She Didn’t Know She Was Hiding Something


I never visit my husband’s hometown of Nacogdoches, Texas without some sort of pleasant surprise.  Sometimes, it’s when my mother-in-law makes me a blackberry cobbler from scratch.  Or it may be a visit to Aunt Wilburt and Aunt Irma’s to get a history lesson. She has artifacts that could debut in the finest museums, complete with her docent-like overview that leaves me fascinated.

Then there’s dinner at Aunt Norma Jean’s and Uncle RC’s, which looks more like a holiday celebration than a Sunday afternoon, but when we went this weekend it was for a special occasion.  My husband’s cousin Yolanda was getting married.  It was the first time I’d been to an evening wedding in a darkened room.  The room was illuminated by candles that extended from the chandeliers and an illustrious display at the altar.

The bridesmaids that so elegantly strolled down the aisle held candles, too in lieu of traditional floral arrangements, and the blushing bride held a bouquet of colorful lights that almost shined as brightly as she did.  The soloists sang ethereal music, rivaled only by Byron (the groom) who serenaded the guests upon his entrance and his bride prior to his departure.  Complete with the sighs and laughs you’d get from a premiere entertainment experience, it was an affair to remember… However, my biggest surprise came from Savannah.

Savannah is the young lady in the picture.  I saw her standing from afar when my sister-in-law, Trana, informed me that she had spearheaded the picturesque decorations.   Enamored with its beauty, I later asked if I could take a picture of her with her work.  I assumed she’d been hired and wanted to compliment her on a job well done.  The thing is, she wasn’t hired.  She said she just “wanted to do something nice for Yolanda” and “offered to help out.”  Really?  I pondered, bemused.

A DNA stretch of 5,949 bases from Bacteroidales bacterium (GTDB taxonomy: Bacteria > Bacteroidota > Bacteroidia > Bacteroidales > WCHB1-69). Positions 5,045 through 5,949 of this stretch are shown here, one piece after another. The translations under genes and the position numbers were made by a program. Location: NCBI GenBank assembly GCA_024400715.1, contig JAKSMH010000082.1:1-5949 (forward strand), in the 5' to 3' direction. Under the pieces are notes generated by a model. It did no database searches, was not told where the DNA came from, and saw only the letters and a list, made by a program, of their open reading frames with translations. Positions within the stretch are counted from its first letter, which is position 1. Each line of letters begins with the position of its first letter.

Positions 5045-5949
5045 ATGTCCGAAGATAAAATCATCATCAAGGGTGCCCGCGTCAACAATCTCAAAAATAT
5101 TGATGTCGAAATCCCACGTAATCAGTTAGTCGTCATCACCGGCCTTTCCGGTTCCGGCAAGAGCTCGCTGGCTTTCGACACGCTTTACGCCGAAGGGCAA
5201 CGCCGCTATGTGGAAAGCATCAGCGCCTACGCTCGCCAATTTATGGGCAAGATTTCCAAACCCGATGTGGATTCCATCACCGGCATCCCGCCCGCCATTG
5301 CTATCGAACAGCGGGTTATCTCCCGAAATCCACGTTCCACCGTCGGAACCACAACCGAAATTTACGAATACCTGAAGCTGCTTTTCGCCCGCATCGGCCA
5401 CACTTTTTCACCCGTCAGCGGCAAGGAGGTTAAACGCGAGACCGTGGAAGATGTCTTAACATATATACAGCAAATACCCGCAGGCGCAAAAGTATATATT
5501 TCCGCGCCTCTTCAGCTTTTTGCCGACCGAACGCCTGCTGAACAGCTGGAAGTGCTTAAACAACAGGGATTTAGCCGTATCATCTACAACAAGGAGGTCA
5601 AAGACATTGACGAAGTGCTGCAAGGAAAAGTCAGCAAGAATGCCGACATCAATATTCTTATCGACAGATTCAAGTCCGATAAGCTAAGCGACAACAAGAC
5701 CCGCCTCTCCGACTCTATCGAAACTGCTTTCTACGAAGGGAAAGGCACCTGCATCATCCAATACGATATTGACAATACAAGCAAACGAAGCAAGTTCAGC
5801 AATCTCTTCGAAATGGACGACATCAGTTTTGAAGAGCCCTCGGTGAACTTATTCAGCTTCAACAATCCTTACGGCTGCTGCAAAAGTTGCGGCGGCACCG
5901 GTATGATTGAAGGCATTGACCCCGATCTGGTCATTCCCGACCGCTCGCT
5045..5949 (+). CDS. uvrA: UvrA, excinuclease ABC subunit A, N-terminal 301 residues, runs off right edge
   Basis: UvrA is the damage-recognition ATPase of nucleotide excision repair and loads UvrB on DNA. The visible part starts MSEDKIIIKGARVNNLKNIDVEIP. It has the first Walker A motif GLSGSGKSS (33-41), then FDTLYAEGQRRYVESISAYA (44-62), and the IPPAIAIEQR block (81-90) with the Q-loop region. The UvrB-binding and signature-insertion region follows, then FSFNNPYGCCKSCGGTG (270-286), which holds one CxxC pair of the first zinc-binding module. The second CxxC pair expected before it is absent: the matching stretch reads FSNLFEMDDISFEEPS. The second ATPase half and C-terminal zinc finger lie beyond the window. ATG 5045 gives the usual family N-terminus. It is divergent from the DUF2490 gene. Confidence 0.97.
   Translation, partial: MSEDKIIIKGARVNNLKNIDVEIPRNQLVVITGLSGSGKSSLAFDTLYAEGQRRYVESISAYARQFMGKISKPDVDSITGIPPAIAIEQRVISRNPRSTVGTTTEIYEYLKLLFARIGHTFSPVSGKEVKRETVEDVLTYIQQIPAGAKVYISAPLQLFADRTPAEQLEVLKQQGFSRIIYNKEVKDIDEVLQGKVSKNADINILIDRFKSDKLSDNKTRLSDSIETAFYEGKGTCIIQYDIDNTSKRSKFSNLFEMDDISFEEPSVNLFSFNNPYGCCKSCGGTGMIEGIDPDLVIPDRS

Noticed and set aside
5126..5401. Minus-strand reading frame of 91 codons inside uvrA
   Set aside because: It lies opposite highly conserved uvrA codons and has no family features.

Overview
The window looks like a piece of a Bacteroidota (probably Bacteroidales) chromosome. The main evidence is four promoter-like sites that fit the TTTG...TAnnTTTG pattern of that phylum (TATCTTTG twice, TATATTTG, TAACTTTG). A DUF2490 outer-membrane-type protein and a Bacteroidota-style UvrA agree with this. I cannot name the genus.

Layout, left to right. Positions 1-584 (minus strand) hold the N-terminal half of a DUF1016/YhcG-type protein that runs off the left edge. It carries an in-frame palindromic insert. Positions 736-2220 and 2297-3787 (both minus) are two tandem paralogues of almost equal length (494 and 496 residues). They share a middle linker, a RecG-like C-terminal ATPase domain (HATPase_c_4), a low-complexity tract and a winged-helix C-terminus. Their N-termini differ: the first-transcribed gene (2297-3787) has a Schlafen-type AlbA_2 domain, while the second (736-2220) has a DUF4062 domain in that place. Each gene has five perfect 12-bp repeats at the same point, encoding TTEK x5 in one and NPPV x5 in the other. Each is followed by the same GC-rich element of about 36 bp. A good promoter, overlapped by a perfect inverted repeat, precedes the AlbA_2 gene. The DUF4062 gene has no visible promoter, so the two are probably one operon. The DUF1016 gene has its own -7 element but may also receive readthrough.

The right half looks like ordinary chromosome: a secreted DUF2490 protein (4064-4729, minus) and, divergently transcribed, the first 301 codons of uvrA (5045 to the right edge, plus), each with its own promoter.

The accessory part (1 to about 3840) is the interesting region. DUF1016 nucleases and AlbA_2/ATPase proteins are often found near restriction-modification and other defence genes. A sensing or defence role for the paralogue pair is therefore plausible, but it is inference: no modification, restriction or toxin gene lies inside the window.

Turns out she’s a 19 yr. old college student who’s studying math – because “she’s good at it,” (which I don’t doubt).  She’s not yet decided on a career, but in my opinion did an exceptional job creating such a heavenly set-up.  Mom, who sat nearby, was equally proud.  My advice?  Consider this at least a hobby.  There’d be plenty of people who’d love to patronize you to provide such services on their behalf – even if you did it on the side.  What a hidden talent!  And she didn’t even know.

So I got the thinking.  I know many friends who are exceptionally good at things.  Naturally.  So much so that people call upon them to do it often.  It could be baking, sewing, designing, singing, playing instruments, creating, organizing, planning, etc., and some of them do it repeatedly giving little thought to the fact that it’s quite a talent.  And for free!

I believe in doing things out of love, and there’s nothing wrong with that.  However, if you do  it effortlessly, passionately, and frequently, you might want to consider doing it – professionally.  Especially if you do it well.  Take that love and share it!  Then share the returns with the ones you love the most, while enjoying a level of fulfillment that you may never have known.

Savannah did an outstanding job, although she very humbly accepted compliments.  I’d hoped to friend her on Facebook, but could only write her name down at the time because I didn’t have a connection.  Turns out there are quite a few people with her name, and I wasn’t able to distinguish which one was her.  Nevertheless, I believe her story is a wonderful one to tell.

The smiles that she brought to the room were indelible and I’m sure the happy couple will look back on their photographs and video and beam often, in part because of her hard work.  Who knows, maybe a friend of hers will share this post and she’ll revel in the treasure that she didn’t know she had.  I hope so.  Because her gift is certainly meant to be seen.

#disoveryourhiddentreasure, #catchyourdreams, #pursueyourpassion, #bethe1

Picture:  A mathematician in Nac with a knack for multiplying smiles.



  1. Carla, once again you have woven a compelling narrative. This notion of “pursuing your passion” is one I pushed for years as a counselor. You may need to pursue some other career for financial security or to satisfy family or a peer group, but if you have a passion, it can lead you to a soul-satisfying and life-affirming future.

    Liked by 1 person

    1. Mr. McCasland, I absolutely agree. Having that “other” career can give you the leverage you need to gain some footing for your passion – and I love watching others do it until they become a #dreamcatcher themselves (hence that special section of my blog). I wholeheartedly believe that we spend so much time at work, that we should honestly at some point, do what we love. Life’s too short to be unfulfilled! Thanks for reading!! #imhonored


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